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Independents' Day

Regulator reports improvement in PCT performance

By Gareth Iacobucci

The Care Quality Commission has reported improvement in PCTs' performance in its first round of ratings for all NHS trusts in England, published today.

Over half of PCTs were rated ‘good' or ‘excellent', compared to just a third in the Healthcare Commission's last annual health-check, before it disbanded to make way for the new regulator.

The CQC rated 2% of PCTs ‘excellent', 51% ‘good', 45% ‘fair' and 3% ‘weak', compared to 6%, 27%, 62% and 5% respectively in 2007/08.

However, the regulator expressed concerns that fewer acute hospital trusts were rated ‘excellent' and more ‘fair'.

PCTs' improvement was attributed to greater compliance with core standards and improved performance against some measurements, including that related to chlamydia screening.

This comes despite CQC chair Baroness Young recently warning that many ‘laggard' trusts were falling well short of the minimum standards for the new registration system, which the regulator will introduce next year.

Only two PCTs scored weak in 2008/09, down from six in 2007/08. However, for both trusts - Buckinghamshire and Enfield - it is the third consecutive year they have scored ‘weak'.

Comparing this year with last year, 58 (38%) PCTs received a higher overall score, 64 (42%) received the same score, and 30 (20%) received a lower score.

PCTs singled out for their improvement were Barnet, Bath and North East Somerset, Brighton and Hove City, Mid Essex, North Somerset, Sheffield, and South Staffordshire.

However, the four PCTs that scored ‘weak' in 2008/09 - Barking and Dagenham, Havering, Redbridge and Tower Hamlets - all performed better the previous year.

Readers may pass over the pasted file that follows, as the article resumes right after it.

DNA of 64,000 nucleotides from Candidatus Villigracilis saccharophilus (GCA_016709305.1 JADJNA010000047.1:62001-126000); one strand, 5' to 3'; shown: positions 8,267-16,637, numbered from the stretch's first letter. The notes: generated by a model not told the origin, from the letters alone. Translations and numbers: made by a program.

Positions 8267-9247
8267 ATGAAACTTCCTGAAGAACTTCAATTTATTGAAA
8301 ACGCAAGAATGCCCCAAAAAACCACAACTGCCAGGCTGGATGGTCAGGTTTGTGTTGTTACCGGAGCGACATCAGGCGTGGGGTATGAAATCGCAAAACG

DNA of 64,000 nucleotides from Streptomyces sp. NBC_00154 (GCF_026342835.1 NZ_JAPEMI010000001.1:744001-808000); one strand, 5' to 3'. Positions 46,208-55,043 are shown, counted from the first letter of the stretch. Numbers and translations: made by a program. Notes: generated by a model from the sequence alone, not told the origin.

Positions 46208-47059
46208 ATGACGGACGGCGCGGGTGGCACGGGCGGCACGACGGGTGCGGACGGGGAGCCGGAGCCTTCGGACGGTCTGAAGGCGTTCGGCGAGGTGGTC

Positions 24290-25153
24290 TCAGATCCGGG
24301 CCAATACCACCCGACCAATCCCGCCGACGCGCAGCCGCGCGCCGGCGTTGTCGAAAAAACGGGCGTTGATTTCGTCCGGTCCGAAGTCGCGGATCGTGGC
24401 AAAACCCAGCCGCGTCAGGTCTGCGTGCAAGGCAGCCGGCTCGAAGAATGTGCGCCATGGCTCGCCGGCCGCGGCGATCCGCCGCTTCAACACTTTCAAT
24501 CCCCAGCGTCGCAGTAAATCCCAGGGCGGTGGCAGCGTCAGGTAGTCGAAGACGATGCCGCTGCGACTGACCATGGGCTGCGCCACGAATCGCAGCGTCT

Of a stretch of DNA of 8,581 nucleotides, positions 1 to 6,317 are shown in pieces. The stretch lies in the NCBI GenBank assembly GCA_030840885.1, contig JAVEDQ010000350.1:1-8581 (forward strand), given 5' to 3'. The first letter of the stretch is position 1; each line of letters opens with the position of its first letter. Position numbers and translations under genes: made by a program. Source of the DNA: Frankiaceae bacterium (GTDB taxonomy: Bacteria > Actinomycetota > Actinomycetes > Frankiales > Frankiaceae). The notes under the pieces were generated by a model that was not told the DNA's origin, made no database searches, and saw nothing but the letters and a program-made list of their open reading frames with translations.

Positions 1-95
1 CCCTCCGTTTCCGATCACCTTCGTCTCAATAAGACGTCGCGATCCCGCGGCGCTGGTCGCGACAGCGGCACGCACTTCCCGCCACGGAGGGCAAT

Overall compliance with core standards – said to be a good indication of whether a trust is ready for registration - increased from 95% to 96%. However, only about half of trusts fully met all core standards, and compliance declined in the acute sector with 59% fully meeting standards this year compared to 69% last year.

Cynthia Bower, CQC chief executive, praised the improvements, but warned that some still had a long way to go: ‘The NHS has performed well on quality, which is good news in the face of a rigorous assessment.'

‘But it is clear that some trusts are struggling and that some issues are proving tough nuts to crack. My biggest concern is those trusts that are ‘weak' and persistently ‘weak' or ‘fair'.

‘I want to ring the alarm bell in the boardrooms of these organisations. Next year, all trusts must register with us to legally function. It is clear that many have significant work to do and a short time in which to do it.'

The King's Fund chief executive Niall Dickson warned that trusts would find it increasingly difficult to maintain or improve performance with shrinking resources.

‘It is worth remembering that the current performance has been achieved in a period of funding growth - the big challenge going forward will be to maintain and improve those standards when money is tight,' he said.

Baroness Barbara Young, CQC chair, said strongly-performing trusts would be 'named and famed'.

'We want to acknowledge publicly the achievements of these trusts and thank them for all they have done on behalf of patients.'

CQC chair Baroness Young CQC chair Baroness Young

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